Stay tuned for more updates and an invitation to join the webinar in the coming days.

CAP Continues to Push Advocacy Agenda with CMS and White House

Since CMS announced the proposed rule in July, CAP has been leading efforts and working with CAP members to vigorously advocate against these proposed cuts—meeting with multiple government officials and conducting targeted Capitol Hill member fly-ins.

Last week CAP continued this outreach when CAP members and leadership met with the Domestic Policy Council (DPC), which coordinates the domestic policy-making process in the White House, to voice concerns about cuts to pathology reimbursement rates under the proposed rule and to discuss the negative impact cuts would have on patient care.

The CAP, along with prominent Washington law firm Sidley Austin LLP, also met with members of the White House’s Office of Information and Regulatory Affairs (OIRA), which is located within the Office of Management and Budget (OMB), and contributes to reviewing the legality of federal regulations. The CAP raised the legal issues around the cuts within the proposed rule, such as a violation of the statutory requirement that Medicare practice expenses be resource-based, and a serious concern that the proposed rule doesn’t reflect actual resource costs in the non-facility setting. Both approaches run contrary to the law and CMS’ policies and practices.

An official within the HHS Office of Secretary Kathleen Sebelius joined the CAP’s meeting with OIRA, and expressed intent to follow up with CMS officials working on the proposed rule to get an update on CMS’ proposal to cap anatomic pathology services at the HOPPS rate rather than linking payments to the Physician Fee Schedule.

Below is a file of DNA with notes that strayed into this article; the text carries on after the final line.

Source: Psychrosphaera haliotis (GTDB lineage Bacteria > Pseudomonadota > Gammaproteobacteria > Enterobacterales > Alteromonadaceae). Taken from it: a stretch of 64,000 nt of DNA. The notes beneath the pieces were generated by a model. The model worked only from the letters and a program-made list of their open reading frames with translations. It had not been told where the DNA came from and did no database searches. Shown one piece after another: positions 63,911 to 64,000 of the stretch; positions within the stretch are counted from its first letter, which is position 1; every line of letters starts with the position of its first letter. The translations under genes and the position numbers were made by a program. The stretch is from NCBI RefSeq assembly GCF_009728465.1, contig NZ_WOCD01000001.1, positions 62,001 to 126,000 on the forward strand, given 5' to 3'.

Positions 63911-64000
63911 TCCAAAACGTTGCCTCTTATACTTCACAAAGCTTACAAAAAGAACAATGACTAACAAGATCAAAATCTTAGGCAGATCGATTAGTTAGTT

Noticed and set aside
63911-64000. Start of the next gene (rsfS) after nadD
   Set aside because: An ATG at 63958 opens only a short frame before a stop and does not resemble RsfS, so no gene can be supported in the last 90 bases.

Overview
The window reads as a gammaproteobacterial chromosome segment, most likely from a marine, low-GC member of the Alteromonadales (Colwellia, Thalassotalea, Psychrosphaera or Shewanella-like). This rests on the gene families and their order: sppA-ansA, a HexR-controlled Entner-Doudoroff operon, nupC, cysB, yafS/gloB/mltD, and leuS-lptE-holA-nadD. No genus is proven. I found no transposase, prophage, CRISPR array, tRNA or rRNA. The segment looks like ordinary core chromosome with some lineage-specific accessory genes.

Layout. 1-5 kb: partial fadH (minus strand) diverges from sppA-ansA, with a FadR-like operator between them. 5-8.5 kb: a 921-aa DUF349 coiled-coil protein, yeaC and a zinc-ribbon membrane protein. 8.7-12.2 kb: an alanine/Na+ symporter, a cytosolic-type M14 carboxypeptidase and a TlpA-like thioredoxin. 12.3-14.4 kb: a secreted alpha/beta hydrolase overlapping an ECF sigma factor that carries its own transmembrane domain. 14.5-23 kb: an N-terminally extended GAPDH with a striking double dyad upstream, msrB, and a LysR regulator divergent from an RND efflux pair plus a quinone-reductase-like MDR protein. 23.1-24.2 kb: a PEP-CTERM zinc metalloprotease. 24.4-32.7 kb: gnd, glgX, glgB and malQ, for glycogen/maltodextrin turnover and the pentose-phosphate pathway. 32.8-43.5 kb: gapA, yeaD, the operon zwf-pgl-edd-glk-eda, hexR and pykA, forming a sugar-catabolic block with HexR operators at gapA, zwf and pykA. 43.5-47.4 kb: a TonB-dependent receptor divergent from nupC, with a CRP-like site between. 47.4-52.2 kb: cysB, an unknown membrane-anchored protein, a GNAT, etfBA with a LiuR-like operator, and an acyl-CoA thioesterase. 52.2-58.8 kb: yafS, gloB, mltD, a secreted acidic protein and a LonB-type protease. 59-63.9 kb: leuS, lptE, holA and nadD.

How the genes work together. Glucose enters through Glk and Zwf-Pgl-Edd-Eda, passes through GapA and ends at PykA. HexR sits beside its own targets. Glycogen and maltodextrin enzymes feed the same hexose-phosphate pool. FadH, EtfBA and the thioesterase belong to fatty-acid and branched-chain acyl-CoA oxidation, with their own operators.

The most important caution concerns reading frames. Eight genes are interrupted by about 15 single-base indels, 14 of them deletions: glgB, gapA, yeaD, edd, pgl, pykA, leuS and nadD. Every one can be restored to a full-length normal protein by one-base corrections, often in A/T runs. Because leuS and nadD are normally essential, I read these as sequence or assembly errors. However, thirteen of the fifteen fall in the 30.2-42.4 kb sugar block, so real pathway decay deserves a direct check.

The CAP continues to evaluate the implications of the rule and plans to issue more detailed analysis for members during the coming weeks. The final rule is set to be released by CMS by Nov. 27, and will take effect in 2014.


Bipartisan Congressional Proposal Calls for SGR Repeal

A bipartisan group of lawmakers has unveiled a proposal to repeal Medicare’s sustainable growth rate (SGR) formula. The change would affect pathology reimbursement rates and move reimbursement to an increasingly performance-based framework.

The Senate Finance and House Ways and Means Committees released a discussion draft of the proposal on Oct. 31 that would permanently abolish the SGR, freezing payment levels through 2023. The plan would also put an end to the yearly “patches” on physician reimbursement rates, and establish a system that attempts to tie reimbursement rates to the quality of care provided, rather than basing reimbursement primarily on the quantity of services provided. The performance-based, or so-called “value-based performance (VBP) payment program,” would begin in 2017 and would replace the existing Physician Quality Reporting System (PQRS), the Value Based Modifier (VBM) and requirements for Meaningful Use of health information technology.